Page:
Watch Out For Viral Excuses, Colltalers
Over 100,000 cases worldwide; 15 million Italians quarantined; no contingency plans in the U.S. The Coronavirus is doing what viruses do, including exposing authoritarian regimes’ ineptitude: good at self-preservation, ugly at saving lives. It’ll keep spreading and you’re on your own. Don’t catch it.
‘Torture, (cruelty), outrages upon personal dignity, rape, and sexual violence.’ The International Criminal Court is probing possible U.S.’s war crimes in Afghanistan. But peace talks won’t bar the Taliban from oppressing women. For this and other reasons, they’ve marched around the world yesterday.
Speaking of women’s independence, Elizabeth Warren became the last to drop out of the presidential race leaving us with, brace for the unexpected, two old white males who’ll slaughter each other for a while, big bucks vs youth enthusiasm, while Trump shadowboxes and weights a cancellation.
Wait a minute? Does that mean that if the virus explodes in the heart of America, against everything the White House had said about this health crisis, the president may actually cancel the Nov. elections? Yes and the 50 million or so Americans who have seen this coming are not enough to prevent it.
Going back to Senator Warren, democrats of a certain understanding, and gender, are mourning her departure because she had actual ideas on how to change the national conversation. More than the other five women who’d already left and have now promptly endorsed Joe Biden, Warren was fearless and yet enthusiastic about the future. And she’s held steady her support to front-runner Bernie Sanders, a fact his campaign must consider carefully.
Most Americans grew up with the notion that, despite the First Amendment, to display Nazi symbols or to propagate supremacist ideas was illegal. So it was a shock to see someone
boldly unfold a Nazi flag at a Sanders’ rally in Arizona, before being escorted out. But it’s just another step down the ladder of what the president started four years ago: hate of ‘them,’ the ‘other,’ or in a Maga kind of way, just calling any opposition enemies of the nation.
The seeds for this new, terrifying era of fascism have been sown right at the gate, in Trump’s inaugural speech. He remains as oblivious to the rise of attacks on Jewish, black, and brown communities as he’d promised to be on that address. It’s also from the same time his outrageous claim that he’d get away with shooting someone on 5h Ave. But while his supporters love him for even making that claim, let’s not let him have any chance to prove it.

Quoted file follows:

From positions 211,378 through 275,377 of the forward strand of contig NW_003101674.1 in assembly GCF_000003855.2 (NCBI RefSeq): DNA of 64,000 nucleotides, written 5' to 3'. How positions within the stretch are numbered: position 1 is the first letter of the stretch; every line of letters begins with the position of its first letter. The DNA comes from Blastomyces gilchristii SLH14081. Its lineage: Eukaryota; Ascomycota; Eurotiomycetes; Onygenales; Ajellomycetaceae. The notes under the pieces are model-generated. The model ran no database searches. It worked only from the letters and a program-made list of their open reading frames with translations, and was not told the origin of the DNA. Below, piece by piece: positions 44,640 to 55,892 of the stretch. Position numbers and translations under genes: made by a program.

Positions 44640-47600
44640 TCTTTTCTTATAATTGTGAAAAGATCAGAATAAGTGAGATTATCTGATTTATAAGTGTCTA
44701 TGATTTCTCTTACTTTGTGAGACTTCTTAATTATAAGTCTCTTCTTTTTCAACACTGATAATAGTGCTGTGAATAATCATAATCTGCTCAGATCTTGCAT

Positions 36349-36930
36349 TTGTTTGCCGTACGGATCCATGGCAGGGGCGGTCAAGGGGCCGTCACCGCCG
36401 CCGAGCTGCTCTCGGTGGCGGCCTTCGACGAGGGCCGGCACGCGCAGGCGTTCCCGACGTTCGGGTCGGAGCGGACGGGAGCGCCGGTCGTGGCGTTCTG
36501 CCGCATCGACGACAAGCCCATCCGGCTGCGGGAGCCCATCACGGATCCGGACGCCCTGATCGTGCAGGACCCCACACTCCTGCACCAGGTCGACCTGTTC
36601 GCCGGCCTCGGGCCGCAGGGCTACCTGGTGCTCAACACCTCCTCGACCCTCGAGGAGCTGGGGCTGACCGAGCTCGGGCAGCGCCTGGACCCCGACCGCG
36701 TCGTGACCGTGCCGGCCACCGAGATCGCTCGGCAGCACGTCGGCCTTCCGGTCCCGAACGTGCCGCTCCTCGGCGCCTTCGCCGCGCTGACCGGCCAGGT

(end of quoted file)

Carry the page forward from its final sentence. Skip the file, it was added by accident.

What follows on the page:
‘The unchecked brutality of autocratic regimes and the ethical decay of democratic powers are combining to make the world increasingly hostile to fresh demands for better governance.’ Given the above example, many Americans would agree with this year’s Freedom House report’s assessment.
The organization whose founders included Eleanor Roosevelt and Wendell Wilkie, a 1940 Republican presidential candidate, surveyed 150 countries and 15 territories and if in 2010 freedom in the U.S. was at par with Switzerland and the U.K., now it sits behind Slovakia and Mauritius. But despite its lucid conclusions, the report frames only the most obvious authoritarian regimes, such as China and India, and doesn’t mention Brazil and Mexico.
That’s a glaring omission that doesn’t compromise its results though. A U.N. report estimated that in 2017, 50,000 women were killed worldwide for their gender, a feminicide. But last year only, Brazil and Mexico have reported over a thousand murdered in each of their territories, a reason for anger and one of the themes of International Women’s Day marches in both countries, according to Brazil’s G1 and data from the Mexican Interior Ministry.
India, on the other hand, did get mentioned in the report for its quasi-government-sanctioned violence against Muslims, and Prime Minister Narendra Modi’s personal brand of cruelty is cited along with Russia’s Vladimir Putin and North Korea’s Kim Jong-un. Unlike these, however, India is still called ‘the world’s largest democracy,’ and is not featured with Saudi Arabia, Eritrea, Somalia, and yes North Korea, among others as ‘the worst of the worst.’